I do think it helps to establish some kind of lines of communication with the other family right when the "visiting" starts. Don't know how to advise you in your situation, but maybe you could bring it up by saying something like, "Our kids are playing a lot together, I just wanted to make sure things are working out OK for you . . .
Being worried about the safety of our kids inside a house hasn't come up, but that would be tough. Bottom line, I wouldn't let them go somewhere I was worried they could get hurt, but I don't mind if they see things I don't personally approve of (within reason).
pumabearclan likes this.
Letitia is online now  
#4 of 8 Old 07-17-2014, 07:22 AM
 
Join Date: Nov 2012
Location: USA
Posts: 612
Mentioned: 0 Post(s)
Tagged: 0 Thread(s)
Quoted: 67 Post(s)
If the kids were all older then I wouldn't be as concerned as long as they were playing in areas where you could keep an eye on them like a family room or mostly outdoors (rather than in bedrooms or in the garage). But I agree that at that age you are responsible for the kids when they are in your home-space, including your yard. Also they are not old enough to play for durations without needing snacks and drinks so that's your responsibility too. It's also just not your style to live so openly, as you have said you're more introverted.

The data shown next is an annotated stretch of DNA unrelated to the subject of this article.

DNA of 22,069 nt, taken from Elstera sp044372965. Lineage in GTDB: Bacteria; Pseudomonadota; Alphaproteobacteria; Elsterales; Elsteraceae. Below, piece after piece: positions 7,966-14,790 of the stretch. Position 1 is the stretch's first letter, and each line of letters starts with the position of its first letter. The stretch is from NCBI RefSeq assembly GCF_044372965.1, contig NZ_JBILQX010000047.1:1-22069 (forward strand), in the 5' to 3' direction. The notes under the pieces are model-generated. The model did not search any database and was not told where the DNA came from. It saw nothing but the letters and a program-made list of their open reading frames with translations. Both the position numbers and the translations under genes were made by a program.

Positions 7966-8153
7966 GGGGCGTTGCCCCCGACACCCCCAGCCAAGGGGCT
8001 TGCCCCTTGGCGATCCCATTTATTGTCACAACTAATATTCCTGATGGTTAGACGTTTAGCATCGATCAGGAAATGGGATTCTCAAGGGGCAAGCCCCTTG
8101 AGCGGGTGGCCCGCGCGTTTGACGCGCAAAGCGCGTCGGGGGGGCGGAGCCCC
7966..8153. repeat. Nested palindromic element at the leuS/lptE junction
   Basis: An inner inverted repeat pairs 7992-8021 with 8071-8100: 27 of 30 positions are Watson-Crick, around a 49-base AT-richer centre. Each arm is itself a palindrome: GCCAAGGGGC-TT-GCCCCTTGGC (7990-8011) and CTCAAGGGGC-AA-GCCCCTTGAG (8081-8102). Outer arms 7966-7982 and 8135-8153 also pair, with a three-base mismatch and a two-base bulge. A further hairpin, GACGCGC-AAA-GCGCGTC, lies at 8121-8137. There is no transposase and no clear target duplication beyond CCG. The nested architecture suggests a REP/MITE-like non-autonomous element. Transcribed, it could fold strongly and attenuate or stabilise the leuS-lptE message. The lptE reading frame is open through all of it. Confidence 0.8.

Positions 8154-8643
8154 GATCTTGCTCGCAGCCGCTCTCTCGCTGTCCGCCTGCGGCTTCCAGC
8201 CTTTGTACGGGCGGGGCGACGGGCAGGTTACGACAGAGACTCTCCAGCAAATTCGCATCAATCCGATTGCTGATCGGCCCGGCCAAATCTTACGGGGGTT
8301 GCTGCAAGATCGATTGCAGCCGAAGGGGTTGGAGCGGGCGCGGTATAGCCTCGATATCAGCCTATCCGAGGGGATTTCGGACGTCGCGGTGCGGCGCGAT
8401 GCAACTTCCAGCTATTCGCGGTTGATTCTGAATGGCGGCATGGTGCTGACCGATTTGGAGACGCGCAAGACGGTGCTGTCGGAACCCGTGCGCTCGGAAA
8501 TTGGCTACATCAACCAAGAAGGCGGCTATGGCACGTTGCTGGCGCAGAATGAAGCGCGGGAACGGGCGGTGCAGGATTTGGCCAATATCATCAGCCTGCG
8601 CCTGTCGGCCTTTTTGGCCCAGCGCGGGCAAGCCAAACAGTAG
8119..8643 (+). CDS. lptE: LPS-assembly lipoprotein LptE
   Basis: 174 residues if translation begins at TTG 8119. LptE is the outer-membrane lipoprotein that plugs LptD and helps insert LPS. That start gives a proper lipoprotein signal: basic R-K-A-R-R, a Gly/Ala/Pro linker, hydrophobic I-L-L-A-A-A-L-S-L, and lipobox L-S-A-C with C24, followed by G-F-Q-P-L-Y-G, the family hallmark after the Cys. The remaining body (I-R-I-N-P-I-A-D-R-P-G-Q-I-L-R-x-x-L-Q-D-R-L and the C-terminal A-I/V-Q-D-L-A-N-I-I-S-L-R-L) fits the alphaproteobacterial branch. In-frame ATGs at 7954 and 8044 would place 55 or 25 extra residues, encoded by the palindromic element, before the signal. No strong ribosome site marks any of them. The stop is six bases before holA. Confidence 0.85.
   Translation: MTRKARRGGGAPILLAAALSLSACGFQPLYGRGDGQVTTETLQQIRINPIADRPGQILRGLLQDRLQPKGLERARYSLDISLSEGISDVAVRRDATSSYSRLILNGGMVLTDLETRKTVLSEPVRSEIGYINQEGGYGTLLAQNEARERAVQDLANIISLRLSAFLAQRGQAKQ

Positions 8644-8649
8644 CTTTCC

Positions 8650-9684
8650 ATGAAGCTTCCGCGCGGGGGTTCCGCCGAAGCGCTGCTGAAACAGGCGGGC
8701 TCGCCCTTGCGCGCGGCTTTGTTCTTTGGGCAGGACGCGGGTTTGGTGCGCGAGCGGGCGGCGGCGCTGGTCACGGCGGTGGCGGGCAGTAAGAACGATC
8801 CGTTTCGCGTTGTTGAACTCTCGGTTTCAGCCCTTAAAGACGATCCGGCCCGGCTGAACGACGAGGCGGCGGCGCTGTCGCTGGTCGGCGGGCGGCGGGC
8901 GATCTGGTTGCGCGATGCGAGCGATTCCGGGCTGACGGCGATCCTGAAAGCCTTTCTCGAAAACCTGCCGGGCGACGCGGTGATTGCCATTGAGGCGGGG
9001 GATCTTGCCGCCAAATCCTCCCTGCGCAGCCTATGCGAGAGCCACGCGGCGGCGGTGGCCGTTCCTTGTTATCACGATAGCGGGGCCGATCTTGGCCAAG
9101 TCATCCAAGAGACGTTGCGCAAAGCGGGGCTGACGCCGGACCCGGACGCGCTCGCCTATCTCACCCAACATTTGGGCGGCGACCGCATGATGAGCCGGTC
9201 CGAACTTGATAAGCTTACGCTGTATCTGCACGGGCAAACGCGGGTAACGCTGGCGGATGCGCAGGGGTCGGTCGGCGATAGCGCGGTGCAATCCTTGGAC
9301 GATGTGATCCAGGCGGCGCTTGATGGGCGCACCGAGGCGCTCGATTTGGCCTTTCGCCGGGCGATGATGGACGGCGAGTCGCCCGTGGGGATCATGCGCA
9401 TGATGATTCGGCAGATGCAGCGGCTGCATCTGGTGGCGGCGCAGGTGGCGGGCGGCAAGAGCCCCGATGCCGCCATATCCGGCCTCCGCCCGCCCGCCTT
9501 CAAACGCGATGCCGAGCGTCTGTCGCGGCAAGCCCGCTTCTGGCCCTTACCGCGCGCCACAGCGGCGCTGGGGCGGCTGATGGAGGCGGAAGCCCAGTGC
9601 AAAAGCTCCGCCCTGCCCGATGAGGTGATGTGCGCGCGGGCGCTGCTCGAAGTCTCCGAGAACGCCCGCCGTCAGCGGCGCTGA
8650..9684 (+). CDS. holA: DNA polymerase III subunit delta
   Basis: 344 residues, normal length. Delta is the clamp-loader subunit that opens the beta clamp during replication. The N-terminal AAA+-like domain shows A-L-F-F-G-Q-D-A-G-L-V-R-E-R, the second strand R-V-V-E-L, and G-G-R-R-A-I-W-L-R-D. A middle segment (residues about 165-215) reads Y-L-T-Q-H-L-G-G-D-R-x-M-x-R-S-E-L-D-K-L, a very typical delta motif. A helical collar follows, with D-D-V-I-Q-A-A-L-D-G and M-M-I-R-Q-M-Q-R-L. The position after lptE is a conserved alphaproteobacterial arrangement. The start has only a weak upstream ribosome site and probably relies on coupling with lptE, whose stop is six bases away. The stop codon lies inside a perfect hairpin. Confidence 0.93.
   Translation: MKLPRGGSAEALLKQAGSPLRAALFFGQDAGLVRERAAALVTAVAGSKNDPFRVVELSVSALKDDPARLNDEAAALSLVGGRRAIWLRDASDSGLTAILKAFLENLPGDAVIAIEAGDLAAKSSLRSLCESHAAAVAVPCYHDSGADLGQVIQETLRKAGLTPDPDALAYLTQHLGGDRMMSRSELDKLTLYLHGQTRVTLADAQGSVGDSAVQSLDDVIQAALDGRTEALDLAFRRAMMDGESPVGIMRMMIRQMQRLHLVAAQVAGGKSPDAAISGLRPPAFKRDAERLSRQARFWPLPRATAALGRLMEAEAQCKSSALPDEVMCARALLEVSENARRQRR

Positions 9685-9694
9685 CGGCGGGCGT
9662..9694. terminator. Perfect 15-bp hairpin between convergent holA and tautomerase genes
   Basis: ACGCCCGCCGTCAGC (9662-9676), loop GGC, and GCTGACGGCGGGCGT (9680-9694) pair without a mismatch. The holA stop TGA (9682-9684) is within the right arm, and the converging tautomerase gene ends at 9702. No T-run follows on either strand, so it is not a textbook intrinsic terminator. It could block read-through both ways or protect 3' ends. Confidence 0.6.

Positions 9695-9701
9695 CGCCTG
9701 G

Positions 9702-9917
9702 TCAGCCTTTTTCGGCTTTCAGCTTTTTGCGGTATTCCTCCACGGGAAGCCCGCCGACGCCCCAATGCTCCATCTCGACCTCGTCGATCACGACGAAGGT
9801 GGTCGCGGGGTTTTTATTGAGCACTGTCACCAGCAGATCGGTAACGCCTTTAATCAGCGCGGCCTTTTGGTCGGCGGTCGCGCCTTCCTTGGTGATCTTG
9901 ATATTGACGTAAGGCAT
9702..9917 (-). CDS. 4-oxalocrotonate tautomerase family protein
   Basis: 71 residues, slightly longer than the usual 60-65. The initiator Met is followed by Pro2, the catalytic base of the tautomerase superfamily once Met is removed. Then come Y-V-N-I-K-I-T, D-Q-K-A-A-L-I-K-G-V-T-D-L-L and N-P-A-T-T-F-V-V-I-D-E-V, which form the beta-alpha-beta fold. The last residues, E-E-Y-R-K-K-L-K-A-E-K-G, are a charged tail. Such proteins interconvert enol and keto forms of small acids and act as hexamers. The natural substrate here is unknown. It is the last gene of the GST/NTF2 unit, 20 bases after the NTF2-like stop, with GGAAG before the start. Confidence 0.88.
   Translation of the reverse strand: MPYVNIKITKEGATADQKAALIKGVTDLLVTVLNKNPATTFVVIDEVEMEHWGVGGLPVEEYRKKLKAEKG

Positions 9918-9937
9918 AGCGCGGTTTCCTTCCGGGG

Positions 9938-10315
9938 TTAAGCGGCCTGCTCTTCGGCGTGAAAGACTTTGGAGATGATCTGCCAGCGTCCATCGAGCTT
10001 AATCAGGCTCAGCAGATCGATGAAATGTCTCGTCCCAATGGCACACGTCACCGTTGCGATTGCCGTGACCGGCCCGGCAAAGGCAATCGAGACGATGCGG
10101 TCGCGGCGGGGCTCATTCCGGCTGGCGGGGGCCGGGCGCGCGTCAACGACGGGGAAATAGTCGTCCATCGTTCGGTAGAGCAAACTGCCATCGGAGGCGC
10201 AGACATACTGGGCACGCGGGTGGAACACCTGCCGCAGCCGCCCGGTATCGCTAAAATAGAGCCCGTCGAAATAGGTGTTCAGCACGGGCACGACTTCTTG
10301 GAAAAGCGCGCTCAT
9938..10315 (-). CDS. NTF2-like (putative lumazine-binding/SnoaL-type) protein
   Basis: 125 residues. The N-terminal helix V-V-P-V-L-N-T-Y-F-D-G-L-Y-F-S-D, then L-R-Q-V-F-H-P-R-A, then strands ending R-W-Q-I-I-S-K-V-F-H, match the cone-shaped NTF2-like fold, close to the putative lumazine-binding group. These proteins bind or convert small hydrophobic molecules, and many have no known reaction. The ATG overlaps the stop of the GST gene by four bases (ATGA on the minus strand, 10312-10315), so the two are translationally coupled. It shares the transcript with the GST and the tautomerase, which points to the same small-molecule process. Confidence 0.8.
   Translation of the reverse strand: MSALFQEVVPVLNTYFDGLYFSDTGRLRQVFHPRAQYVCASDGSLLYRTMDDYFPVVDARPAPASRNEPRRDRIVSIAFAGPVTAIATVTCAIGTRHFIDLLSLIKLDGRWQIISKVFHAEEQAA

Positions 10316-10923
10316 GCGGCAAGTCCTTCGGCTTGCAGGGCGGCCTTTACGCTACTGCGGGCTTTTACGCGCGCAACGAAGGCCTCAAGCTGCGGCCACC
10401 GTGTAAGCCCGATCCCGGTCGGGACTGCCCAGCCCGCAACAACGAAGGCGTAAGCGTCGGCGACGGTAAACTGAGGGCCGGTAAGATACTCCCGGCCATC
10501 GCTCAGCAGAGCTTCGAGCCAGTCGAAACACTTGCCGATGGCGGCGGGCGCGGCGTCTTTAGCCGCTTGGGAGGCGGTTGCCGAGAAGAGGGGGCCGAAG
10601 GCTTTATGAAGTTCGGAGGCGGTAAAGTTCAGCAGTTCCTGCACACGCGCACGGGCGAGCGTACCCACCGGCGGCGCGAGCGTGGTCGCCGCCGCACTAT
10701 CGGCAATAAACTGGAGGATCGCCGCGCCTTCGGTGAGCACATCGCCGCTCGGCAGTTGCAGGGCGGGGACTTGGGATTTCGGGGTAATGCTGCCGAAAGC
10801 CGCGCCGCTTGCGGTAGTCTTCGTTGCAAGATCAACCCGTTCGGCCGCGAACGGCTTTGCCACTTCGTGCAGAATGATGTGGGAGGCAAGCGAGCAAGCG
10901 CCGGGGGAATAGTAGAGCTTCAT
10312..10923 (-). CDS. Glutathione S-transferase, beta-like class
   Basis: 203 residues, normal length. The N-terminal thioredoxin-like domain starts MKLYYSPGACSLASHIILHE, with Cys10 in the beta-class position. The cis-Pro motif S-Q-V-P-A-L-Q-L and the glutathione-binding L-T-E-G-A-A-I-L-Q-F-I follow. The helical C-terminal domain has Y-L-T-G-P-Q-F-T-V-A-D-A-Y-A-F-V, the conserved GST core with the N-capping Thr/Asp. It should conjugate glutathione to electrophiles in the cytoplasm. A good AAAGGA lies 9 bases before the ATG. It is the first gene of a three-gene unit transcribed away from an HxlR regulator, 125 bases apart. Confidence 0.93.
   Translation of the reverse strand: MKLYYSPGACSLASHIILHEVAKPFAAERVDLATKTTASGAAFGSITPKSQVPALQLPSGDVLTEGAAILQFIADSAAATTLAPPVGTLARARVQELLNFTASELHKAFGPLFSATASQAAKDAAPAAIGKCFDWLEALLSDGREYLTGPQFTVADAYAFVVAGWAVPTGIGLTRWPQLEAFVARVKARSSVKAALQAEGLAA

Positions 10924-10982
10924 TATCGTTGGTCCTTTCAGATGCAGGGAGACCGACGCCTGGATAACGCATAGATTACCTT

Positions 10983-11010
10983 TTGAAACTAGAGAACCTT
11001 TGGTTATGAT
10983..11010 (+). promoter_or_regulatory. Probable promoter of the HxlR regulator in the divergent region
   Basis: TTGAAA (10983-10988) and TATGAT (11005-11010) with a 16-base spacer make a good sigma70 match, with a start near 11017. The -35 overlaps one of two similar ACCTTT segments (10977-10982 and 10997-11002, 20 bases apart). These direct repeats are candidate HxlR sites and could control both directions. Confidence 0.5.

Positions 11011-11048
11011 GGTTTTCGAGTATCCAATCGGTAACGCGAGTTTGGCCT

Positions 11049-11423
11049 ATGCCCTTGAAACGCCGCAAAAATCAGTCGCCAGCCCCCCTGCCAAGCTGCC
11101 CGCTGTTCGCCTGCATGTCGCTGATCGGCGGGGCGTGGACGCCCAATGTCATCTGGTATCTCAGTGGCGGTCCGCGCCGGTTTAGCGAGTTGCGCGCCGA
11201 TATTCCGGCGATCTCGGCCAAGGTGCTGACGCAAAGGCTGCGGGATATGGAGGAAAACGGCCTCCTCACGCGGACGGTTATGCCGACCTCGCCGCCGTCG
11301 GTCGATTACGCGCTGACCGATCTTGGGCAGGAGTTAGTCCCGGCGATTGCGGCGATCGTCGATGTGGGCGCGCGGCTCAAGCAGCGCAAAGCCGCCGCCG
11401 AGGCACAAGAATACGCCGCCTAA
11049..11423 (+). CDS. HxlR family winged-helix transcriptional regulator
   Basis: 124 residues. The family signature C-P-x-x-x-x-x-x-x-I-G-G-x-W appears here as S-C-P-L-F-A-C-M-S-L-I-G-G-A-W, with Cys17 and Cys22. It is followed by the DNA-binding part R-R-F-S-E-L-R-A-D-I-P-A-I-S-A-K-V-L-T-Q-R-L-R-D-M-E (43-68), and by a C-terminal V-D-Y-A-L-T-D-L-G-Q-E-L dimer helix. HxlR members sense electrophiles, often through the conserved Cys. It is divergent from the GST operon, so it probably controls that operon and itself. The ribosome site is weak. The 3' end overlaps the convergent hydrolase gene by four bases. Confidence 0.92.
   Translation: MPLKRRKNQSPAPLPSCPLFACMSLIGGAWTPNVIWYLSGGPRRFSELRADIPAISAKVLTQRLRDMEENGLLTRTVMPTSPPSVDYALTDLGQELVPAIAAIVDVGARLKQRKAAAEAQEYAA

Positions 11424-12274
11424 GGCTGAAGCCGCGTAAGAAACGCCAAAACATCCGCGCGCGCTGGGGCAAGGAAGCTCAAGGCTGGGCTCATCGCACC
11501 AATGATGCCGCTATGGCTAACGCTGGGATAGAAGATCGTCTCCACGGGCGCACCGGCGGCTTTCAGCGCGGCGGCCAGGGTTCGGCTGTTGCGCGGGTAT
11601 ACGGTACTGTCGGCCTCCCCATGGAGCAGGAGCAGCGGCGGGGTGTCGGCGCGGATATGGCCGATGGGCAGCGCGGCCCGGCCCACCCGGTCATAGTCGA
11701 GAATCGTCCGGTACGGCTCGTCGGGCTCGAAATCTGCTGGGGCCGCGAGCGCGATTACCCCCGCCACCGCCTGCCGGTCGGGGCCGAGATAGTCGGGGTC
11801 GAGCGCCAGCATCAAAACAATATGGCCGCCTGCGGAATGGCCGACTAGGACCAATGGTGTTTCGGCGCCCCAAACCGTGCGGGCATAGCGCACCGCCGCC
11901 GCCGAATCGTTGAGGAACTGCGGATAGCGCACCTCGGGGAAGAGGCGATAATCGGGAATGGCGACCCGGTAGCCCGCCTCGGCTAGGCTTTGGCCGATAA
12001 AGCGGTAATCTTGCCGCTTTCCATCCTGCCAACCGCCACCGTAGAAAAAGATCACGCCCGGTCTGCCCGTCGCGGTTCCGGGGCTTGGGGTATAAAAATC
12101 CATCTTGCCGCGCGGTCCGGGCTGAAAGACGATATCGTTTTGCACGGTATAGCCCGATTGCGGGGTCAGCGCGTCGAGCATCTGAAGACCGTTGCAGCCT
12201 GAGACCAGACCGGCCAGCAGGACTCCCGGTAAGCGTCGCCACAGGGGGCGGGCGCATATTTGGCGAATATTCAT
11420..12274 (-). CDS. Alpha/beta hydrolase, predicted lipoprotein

I think you should do what you are comfortable with. As long as you are providing your kids with socializing experiences, you don't have to literally live with your neighbors if you don't want to.

I also think that kids should have the option to play alone or with other friends without having to just accept the company of the neighbor, even if they like them.

The problem, as you said, is that the kids will see each other. I don't know that you have options other than avoidance. You could take your children to the park more frequently or you can invest in a privacy fence. We have a privacy fence and it makes a world of difference in the freedom to select how and when we see our neighbors.

If the neighbor walks in to your house, keep the doors locked.

While talking to the other parents is probably a good idea, it may be more difficult to hold your boundaries once you have made an "understanding" with them - how can you then "justify" that you don't let her kid in your house, decline to give her food/meals, etc.